This is a duplicate of this question on Space Exploration.SE. So why would I ask it again here? Read below.

The question reads

We often say that the planets orbit the Sun, which is usually a reasonable approximation. But in reality both Sun and the planets orbit the center-of-mass/center-of-gravity of the whole solar system, not the center of the sun.

I suggest that it doesn't make much sense to say that the planets orbit the barycenter of the solar system. My question is then: Am I wrong?

Here are some arguments:

  • Considering only the 2-body problem (Planet - Sun), we know that the orbits are ellipses with the "other body" at one focus. In that sense we say that the body orbits the sun even though the orbit is elliptical

  • The same problem can be viewed as a object whose mass is the reduced mass orbiting the barycenter of the system. Again it makes sense to say that the small body orbits the big one

  • However as we start considering a third body (or more) as a perturbation in the restricted problem, the parameters of the ellipse are now time-dependent. As it is a perturbative approach, the solution is still close to the initial ellipse. My argument derives from this: what role does the center of mass of that 3 (or more) body problem plays? The perturbed solution is still based on the initial.

  • 1
    $\begingroup$ The center of mass is what it is, in the many-body problem the sum of all forces simply doesn't point to the center of mass all the time (or even most of the time). For the perturbed problem you pick the coordinate system in which the perturbation is the smallest or reasonably small, which may be the barycenter, but that's not a necessary pick. $\endgroup$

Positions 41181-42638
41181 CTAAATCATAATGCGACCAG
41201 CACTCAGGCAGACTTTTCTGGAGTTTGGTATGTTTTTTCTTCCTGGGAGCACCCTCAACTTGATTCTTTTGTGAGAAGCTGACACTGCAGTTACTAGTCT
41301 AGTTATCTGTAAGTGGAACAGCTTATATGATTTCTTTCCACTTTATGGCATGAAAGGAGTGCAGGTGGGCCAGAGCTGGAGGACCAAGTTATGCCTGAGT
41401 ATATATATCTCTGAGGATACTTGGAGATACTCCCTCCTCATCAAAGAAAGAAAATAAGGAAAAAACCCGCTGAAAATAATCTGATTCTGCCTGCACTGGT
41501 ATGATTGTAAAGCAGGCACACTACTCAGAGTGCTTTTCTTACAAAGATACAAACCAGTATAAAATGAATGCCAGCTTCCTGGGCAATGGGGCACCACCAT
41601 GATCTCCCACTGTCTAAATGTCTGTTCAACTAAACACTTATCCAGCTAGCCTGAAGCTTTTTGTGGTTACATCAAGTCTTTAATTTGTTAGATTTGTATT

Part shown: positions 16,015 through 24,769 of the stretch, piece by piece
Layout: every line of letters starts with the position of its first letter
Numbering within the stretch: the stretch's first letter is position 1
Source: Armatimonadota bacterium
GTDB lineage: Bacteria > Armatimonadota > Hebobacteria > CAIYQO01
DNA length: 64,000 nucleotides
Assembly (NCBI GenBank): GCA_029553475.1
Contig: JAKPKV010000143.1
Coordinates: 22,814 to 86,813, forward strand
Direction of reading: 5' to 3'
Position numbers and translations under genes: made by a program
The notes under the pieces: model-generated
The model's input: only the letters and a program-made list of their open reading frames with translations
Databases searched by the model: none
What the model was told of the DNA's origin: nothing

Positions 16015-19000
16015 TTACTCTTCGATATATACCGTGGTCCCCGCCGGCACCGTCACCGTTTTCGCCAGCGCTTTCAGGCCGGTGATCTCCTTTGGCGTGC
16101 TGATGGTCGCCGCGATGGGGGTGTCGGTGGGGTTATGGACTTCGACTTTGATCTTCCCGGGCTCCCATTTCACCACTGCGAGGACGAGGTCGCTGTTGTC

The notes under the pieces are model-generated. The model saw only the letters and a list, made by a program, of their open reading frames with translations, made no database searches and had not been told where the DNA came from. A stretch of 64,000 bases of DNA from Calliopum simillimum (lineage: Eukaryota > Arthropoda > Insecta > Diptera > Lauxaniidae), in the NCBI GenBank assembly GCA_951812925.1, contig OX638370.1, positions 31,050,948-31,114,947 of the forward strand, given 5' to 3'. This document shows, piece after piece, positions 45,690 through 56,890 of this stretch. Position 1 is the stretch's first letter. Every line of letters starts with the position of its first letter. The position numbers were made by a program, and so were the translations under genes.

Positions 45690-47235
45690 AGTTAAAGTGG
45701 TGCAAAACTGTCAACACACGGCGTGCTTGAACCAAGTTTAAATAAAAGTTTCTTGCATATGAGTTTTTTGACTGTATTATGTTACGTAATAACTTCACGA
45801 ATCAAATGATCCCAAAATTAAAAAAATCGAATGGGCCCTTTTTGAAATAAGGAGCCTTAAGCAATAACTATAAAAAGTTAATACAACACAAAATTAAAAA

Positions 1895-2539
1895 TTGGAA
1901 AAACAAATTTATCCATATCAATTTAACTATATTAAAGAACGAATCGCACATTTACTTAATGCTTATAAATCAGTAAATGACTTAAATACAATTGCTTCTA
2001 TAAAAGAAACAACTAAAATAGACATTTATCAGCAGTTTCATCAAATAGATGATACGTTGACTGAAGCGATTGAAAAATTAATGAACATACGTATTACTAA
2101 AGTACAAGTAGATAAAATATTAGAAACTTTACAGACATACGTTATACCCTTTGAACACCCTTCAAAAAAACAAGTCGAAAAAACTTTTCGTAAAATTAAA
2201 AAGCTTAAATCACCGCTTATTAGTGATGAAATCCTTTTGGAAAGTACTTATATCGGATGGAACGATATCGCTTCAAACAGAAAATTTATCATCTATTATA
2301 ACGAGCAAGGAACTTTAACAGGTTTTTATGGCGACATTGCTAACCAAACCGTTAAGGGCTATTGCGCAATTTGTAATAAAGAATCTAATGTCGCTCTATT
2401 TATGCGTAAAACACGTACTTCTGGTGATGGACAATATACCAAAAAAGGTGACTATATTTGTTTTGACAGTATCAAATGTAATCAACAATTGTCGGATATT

– CuriousOne
    Jun 9, 2015 at 22:37
  • $\begingroup$ This software purports to show the shifting barycenter of the solar system, and allows you to isolate the influence of individual planets and the Earth/Moon system on the Sun's wobbles, but I was not successful in downloading it: orbitsimulator.com/gravity/articles/ssbarycenter.html. $\endgroup$
    – Ernie
    Jun 10, 2015 at 0:48

3 Answers 3


I suggest that it doesn't make much sense to say that the planets orbit the barycenter of the solar system.

Beware that you are going very much against the grain of the best models of the solar system in writing that. All three of the leading ephemeris models (JPL's Development Ephemeris, the Russian Institute for Applied Astronomy's Ephemerides of the Planets and Moon, and the IMCCE's INPOP) use a barycentric rather than heliocentric coordinate system to model the motions of the bodies that comprise the solar system.

That said, the following plot shows the distances between Venus and the Sun (red) and Venus and the solar system barycenter (black) from January 1970 to December 2014. The horizontal (time) axis is in days from 12 Noon TT, 1 January 2000.

Distance between Venus and the Sun versus Venus and the solar system barycenter, from January 1970 to December 2014

I used Venus rather than the Earth for two reasons: The Earth's orbit is a bit more complex than is Venus' orbit because of the Moon, and because Venus' orbit is the closest to circular of all the planet,s so variations should be small. The red curve, the distance between Venus and the Sun, is very close to a small amplitude sinusoidal. The black curve exhibits beats and other nastiness. A much simpler picture results when Venus is modeled as orbiting the Sun as opposed to the solar system barycenter.